I am Alexandra Avlonitis, Brooklyn-born and living in Manhattan my entire adult life. I pursued my interest in art starting in my high school years – I studied drawing at the Art Students League and elsewhere – but detoured off that path when I was obliged to select a career choice. I succumbed to the pressures of pursuing a professional degree and went to law school instead. Not surprisingly, it turned out not to be the right choice, and after several years I gave it up. I was not to resume my artistic studies until years later, after raising a family. When I did return it was to the realm of painting and drawing; photography never entered my mind.
About six years ago when I was experiencing an artistic block, a friend told me about the International Center of Photography and the classes she was taking there. Snapping photos on my cell phone had been a casual pastime but I thought maybe the time was right to learn how to take a proper photo. So I started classes at ICP, got completely absorbed in the subject, and put away the easel and paints for good.
Street Photography. As a native New Yorker, it was a natural fit. I had always been captivated by the hum and buzz of the street; the energy of unremitting commerce; the mash-up of peoples and cultures. With a camera in place of a paint brush, I could capture the endlessly engaging drama unfolding in the public sphere.
The streets of New York City. I am fortunate to live in a vibrant, diverse and frenetic city that rewards the dedicated street photographer with a wealth of material. From the concentrated commercial center of midtown Manhattan to Chinatown and the Coney Island boardwalk, the spectacle of quotidian city life unfolds. As a committed flâneur, I immerse myself in the theatre of the street and look to capture moments largely unseen.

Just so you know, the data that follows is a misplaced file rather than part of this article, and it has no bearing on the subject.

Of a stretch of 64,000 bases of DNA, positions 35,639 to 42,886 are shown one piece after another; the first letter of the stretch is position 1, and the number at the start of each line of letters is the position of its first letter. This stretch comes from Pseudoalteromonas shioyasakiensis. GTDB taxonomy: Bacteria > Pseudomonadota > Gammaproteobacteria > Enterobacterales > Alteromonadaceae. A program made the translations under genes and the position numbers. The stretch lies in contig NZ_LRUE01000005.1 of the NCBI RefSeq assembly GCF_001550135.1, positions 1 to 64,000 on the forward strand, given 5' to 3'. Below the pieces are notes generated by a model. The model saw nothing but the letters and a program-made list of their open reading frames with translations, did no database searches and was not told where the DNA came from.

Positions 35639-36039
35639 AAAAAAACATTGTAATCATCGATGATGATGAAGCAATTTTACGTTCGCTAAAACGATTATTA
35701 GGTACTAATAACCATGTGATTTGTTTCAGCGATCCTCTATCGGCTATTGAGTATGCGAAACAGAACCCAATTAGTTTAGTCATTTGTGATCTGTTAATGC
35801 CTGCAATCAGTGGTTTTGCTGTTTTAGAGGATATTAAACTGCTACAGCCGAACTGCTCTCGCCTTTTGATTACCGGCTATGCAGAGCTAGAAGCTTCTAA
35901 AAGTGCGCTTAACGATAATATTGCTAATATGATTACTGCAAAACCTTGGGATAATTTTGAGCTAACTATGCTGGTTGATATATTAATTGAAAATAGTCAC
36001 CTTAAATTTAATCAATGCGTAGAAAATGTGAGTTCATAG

While the city is my everyday beat, I am passionate about foreign travel and turning my camera on other cultures. Among my most memorable and productive trips was a three-week visit to northern India in early 2020. In this complex and visually arresting country, I was dazzled by the immense beauty of the people and monuments and the unparalleled colors and textures. It is a place I long to return to.
Whenever I can. To step out onto the streets is to engage. Having no particular expectations is key. Being prepared is critical. On the rare occasion that I have been wandering about without my camera and missed a great shot, the ache of disappointment lingers.
The photographer Brassaï once said: “Photography has one leg in painting and one leg in life but the two things must be combined.”
With this lofty notion as my guide, I seek to meld the aesthetics of fine art with the real world around me, while searching for the beauty, humor and pathos in the human experience.